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Always go with the data

Continuing on the subject of targeting adverts to different geographical regions, it’s worth a reminder to not make the common mistake of confusing response volume with value for money. We occasionally hear new clients saying things like: “We get a lot of website visits from the West Midlands, so we should target the budget there”, or “We don’t need to advertise in Scotland, as we never get many visits from there”.

The obvious error here is forgetting that you only get charged for the clicks, so if you never get many in a certain place (or for a certain keyword), you’re not being charged much and won’t save anything worthwhile by stopping it anyway. If you’re advertising in Scottish Blue Widgets magazine and English Blue Widgets magazine, and the latter gets ten times the response of the former but the ads only cost twice as much, you may be right to concentrate on the latter. But with pay-per-click ads, the cost of the Scottish clicks would probably be a tenth of the former, so applying traditional thinking doesn’t work. It could even be counterproductive if the Scottish cost-per-click was cheaper.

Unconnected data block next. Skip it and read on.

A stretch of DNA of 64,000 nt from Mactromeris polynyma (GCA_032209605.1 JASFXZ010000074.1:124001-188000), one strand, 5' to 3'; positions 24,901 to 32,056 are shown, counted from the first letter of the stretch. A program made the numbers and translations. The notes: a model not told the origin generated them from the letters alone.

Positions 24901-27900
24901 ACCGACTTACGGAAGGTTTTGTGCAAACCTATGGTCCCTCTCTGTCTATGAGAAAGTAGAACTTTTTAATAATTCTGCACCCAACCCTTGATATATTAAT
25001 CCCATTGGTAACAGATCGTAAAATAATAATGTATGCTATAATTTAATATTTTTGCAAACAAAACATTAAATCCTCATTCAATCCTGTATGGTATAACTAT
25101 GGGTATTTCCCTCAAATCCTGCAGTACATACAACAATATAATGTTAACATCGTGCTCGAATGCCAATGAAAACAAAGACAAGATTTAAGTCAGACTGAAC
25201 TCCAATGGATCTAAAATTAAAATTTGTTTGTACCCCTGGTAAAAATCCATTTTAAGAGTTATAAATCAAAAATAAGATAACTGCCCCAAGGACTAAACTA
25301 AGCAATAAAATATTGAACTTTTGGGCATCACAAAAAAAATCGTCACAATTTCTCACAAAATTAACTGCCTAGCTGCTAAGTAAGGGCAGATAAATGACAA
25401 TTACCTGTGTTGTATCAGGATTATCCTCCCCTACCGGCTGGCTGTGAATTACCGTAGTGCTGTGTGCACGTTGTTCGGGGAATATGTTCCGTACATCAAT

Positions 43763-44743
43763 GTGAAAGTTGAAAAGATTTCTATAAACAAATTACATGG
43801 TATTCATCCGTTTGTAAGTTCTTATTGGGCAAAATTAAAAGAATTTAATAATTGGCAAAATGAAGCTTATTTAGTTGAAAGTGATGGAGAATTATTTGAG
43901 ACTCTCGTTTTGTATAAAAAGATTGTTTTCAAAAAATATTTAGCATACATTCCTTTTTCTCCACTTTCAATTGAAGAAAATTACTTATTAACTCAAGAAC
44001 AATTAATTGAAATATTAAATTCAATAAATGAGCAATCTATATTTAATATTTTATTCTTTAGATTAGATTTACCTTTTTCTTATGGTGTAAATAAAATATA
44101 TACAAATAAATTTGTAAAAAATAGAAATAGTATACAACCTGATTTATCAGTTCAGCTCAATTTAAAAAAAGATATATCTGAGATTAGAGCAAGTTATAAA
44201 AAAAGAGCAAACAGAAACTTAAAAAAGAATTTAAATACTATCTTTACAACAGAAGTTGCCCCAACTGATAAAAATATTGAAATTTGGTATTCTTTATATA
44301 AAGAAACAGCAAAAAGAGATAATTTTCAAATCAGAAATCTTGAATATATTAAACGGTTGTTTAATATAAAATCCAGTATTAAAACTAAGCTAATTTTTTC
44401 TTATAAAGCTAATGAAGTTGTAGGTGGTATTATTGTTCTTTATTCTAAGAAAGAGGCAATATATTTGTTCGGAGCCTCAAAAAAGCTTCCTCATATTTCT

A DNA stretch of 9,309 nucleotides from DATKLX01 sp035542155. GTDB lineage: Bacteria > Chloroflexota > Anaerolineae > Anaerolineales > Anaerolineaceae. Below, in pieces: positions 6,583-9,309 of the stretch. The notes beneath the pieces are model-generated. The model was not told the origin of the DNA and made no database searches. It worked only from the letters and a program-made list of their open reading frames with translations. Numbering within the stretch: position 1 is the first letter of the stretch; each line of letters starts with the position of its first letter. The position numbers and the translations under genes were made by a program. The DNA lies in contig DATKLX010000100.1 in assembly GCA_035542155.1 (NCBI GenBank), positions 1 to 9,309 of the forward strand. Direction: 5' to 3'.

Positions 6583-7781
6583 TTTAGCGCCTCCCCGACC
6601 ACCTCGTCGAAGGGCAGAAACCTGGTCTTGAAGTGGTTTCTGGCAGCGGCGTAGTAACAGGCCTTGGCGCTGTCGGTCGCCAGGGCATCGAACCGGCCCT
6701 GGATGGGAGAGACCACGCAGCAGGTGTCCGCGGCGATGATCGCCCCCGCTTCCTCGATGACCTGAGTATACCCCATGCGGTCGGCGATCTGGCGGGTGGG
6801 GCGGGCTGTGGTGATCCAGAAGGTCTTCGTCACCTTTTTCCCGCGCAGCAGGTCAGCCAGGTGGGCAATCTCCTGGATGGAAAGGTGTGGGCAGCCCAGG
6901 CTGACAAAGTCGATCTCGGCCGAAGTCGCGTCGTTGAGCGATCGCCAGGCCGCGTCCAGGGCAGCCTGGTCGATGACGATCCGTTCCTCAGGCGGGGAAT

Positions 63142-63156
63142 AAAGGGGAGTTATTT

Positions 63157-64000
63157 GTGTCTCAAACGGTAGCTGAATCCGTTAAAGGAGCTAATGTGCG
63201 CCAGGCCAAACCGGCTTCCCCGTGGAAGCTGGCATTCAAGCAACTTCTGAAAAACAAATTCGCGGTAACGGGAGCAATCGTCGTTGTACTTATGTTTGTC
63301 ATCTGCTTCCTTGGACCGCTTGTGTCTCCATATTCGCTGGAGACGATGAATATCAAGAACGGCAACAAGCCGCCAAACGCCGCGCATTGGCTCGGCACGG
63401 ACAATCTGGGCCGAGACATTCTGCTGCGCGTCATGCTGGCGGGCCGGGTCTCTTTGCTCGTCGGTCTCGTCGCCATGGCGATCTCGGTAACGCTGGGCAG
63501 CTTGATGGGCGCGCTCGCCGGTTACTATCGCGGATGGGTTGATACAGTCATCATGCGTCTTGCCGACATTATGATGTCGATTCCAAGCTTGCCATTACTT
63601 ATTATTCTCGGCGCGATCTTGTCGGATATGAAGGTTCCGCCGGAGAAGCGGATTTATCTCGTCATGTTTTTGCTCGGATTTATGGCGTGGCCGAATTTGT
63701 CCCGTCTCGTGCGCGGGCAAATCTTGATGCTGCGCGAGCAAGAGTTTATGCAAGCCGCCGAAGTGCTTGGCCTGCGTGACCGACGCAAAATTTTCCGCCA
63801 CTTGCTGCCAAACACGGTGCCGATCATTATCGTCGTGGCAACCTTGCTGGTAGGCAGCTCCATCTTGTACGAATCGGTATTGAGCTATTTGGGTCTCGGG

That’s the easy mistake to make, and you’re probably thinking it’s an obvious point. Far more important is analysing the value of the clicks. It’s all about the ‘conversions’! After all, if you advertised in Scottish Blue Widgets magazine and English Blue Widgets magazine, and the Scottish advert got the same number of good enquiries as the English one but at half of the cost, you’d be happier with the Scottish advert. Similarly, with pay-per-click ads, it’s all about the conversions – and these can be as simple as counting the clicks resulting in a visit to the site which can be classified as “engaged”. Suppose you spend £10 in Scotland for 5 clicks (£2/click), and £75 in England for 50 clicks (£1.50/click); the English campaign may seem better value for money. But if 50% of the Scottish clicks result in the visitor showing interest, compared to 25% in England, the Scottish campaign (£4/conversion) is better value than the English one (£6/conversion).

I know this is all pretty basic stuff, but it’s surprising how often we see people making the same mistakes. Always go with the data.